Even with Canada’s rise in cases, Evans said that they would primarily be in unvaccinated communities, pointing to the fact that over 97 per cent of all new cases were among those who did not get a shot.
Canada added at least another 218 cases of COVID-19 on Sunday, bringing its total infections to 1,431,219. Another two deaths were reported as well, with the country’s death toll now standing at 26,600. Over 1.39 million people have recovered and more than 49.5 million vaccinations have been doled out.
Active cases now look to be on the rise across the country, though. Thursday saw another 903 new cases, Friday 897 more and Saturday another 531. In comparison, Canada recorded 391 recoveries on Thursday, 412 on Friday and 190 on Saturday.
This weekend’s COVID-19 data is limited, however, with only Ontario and Quebec reporting new cases as of today.
CDC reinstates face mask recommendations amid U.S. surge in Delta variant cases
According to Evans, the CDC’s study on vaccinated people contracting COVID-19 after large events actually presents stronger evidence of the effectiveness of vaccines.
The main problem in the study he said was that the disease control agency was not reporting denominators — the amount of people that had visited or travelled around the state during the period which the study was conducted.
According to the CDC, 469 cases were found among Massachusetts residents from July 3 to 26, and of those, 74 per cent were among those fully vaccinated.
Evans estimated at least 100,000 people travelling and moving around the state’s events during that time period, and that the only 469 cases reported among such high volume events were a better indicator of vaccine’s effectiveness.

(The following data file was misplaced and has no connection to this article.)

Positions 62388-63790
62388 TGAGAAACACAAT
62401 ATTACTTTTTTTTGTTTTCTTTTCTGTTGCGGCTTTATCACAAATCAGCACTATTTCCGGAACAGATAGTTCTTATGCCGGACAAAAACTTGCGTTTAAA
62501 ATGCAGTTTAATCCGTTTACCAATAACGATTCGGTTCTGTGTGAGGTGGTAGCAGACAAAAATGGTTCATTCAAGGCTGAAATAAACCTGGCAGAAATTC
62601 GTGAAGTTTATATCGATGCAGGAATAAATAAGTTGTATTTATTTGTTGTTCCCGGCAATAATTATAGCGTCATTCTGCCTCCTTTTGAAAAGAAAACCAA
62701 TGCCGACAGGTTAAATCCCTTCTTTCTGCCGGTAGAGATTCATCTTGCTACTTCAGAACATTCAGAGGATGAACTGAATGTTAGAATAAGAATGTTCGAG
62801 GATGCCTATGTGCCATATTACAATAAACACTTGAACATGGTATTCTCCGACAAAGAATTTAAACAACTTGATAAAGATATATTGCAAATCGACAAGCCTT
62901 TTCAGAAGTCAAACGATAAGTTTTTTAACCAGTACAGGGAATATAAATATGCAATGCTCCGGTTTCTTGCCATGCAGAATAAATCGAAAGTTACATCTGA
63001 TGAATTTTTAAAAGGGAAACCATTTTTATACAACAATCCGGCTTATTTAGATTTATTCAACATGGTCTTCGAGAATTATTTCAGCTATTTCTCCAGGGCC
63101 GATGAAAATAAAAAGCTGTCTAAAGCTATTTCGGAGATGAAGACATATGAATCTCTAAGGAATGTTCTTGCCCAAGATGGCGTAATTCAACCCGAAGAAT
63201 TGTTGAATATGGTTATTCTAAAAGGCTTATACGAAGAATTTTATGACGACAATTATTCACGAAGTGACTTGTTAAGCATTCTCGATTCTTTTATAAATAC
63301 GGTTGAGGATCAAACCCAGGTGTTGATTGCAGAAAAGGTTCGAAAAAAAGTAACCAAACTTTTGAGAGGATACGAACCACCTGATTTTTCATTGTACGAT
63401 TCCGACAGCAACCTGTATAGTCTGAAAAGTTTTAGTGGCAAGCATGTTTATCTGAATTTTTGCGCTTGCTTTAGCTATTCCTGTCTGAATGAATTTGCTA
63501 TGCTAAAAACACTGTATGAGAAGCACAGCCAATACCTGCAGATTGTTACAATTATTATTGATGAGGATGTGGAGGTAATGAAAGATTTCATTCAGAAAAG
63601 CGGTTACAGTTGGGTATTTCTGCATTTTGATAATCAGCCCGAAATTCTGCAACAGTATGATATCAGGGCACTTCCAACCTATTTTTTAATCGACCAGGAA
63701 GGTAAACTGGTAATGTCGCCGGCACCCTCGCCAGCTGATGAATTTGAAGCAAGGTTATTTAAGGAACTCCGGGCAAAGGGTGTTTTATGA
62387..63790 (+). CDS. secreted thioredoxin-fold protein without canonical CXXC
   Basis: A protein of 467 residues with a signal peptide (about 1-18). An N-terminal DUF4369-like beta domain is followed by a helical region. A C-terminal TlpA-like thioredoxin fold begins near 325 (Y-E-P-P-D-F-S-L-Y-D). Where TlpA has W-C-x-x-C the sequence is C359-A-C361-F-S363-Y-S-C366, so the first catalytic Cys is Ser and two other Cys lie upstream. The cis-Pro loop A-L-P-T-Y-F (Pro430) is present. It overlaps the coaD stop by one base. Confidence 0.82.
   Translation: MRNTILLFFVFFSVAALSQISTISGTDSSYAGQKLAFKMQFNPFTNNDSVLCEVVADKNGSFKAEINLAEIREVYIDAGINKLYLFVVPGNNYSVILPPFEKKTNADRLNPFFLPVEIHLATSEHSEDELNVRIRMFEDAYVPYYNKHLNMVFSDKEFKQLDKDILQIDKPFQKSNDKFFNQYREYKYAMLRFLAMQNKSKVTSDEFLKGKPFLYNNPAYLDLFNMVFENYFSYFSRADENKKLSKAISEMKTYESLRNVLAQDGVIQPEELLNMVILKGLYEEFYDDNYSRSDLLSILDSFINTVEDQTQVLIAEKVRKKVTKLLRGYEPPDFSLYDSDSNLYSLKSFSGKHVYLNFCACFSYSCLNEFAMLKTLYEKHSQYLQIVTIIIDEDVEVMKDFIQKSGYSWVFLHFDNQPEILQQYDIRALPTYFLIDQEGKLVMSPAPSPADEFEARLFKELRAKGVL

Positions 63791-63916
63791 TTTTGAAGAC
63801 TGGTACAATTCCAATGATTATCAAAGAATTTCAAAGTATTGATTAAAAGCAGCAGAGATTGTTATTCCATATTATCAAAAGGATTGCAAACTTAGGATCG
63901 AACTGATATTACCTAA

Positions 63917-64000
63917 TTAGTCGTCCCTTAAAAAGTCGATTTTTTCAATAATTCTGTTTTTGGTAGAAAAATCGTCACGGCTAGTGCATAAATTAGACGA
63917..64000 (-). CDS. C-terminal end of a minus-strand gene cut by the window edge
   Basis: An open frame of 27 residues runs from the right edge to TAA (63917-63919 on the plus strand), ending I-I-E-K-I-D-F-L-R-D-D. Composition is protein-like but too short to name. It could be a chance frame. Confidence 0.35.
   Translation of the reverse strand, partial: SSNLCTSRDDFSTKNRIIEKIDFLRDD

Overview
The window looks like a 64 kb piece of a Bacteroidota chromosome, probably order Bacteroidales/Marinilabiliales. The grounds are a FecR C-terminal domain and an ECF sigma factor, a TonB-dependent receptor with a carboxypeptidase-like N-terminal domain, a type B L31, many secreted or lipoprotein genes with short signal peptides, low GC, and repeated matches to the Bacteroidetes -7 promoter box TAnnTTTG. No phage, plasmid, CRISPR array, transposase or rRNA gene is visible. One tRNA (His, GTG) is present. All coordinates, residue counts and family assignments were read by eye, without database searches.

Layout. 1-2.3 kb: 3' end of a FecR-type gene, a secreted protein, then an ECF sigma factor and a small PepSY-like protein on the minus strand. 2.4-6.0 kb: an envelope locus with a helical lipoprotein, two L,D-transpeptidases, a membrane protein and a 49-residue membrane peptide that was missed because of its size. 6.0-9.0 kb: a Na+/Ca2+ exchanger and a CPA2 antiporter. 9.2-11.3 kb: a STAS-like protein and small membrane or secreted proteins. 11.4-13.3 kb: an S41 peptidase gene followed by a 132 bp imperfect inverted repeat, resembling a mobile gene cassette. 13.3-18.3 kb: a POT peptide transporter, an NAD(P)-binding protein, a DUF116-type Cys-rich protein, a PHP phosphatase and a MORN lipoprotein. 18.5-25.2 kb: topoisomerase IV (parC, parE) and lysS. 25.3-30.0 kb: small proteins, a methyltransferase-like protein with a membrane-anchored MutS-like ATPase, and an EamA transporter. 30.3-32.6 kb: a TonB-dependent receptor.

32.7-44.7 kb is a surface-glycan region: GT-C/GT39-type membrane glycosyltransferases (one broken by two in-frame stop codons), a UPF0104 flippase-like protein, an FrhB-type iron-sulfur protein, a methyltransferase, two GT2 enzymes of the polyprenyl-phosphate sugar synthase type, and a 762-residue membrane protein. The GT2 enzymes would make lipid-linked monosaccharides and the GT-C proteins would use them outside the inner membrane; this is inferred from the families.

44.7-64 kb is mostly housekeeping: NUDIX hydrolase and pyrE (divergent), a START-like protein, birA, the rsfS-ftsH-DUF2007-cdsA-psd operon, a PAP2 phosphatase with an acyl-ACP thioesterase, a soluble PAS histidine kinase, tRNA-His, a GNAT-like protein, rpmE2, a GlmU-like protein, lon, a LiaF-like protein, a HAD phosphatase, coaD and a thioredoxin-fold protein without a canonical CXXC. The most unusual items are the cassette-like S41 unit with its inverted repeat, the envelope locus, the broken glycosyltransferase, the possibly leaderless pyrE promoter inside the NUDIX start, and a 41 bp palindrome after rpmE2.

Secondly, Evans pointed to the high vaccination rates in the state — Massachusetts has at least 72 per cent of its population having received at least one dose and over 63 per cent of its population fully vaccinated, compared to the national average of 57.7 per cent and 49.6 per cent, respectively.
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Speaking on the Roy Green Show, Dr. Ronald St John, the former WHO director for the Americas and national manager for Canada’s response to SARS, expressed caution when interpreting the findings of the internal CDC report that pointed at the ability of the Delta variant to spread like chickenpox.
He pointed out as well that the data in the report was not peer-reviewed or published in a scientific journal.
“I assume they mean [Delta is spreading among] unvaccinated people, but it’s not specified,” he said.
“How often they spread it, the frequency of spread — that’s what’s not clear to me in the data that’s been presented so far and so far, I think it’s just been an internal document that’s been spread around. So I’m waiting to see a little more data.”
Concerns rise over easing protocols amid Delta variant surge
According to University of Toronto epidemiologist Dr. Colin Furness, the next wave would be “primarily experienced by unvaccinated people.”
He pointed out in a previous interview with Global News that the vaccines were a “firebreak” that acted to prevent mass spread of the virus, as well as hospitalizations and severe outcomes.
Instead of the previous mass outbreaks of COVID-19 in Canada, Furness said that they were now more likely to occur in non-vaccinated people, who “occur in clumps.”
“They’re not randomly, evenly distributed among the population. It’s a church group. It’s an ethnic group. It’s people in an apartment building,” he said.
— With files from The Canadian Press, Reuters, Eric Stober and Rachel Gilmore.
© 2021 Global News, a division of Corus Entertainment Inc.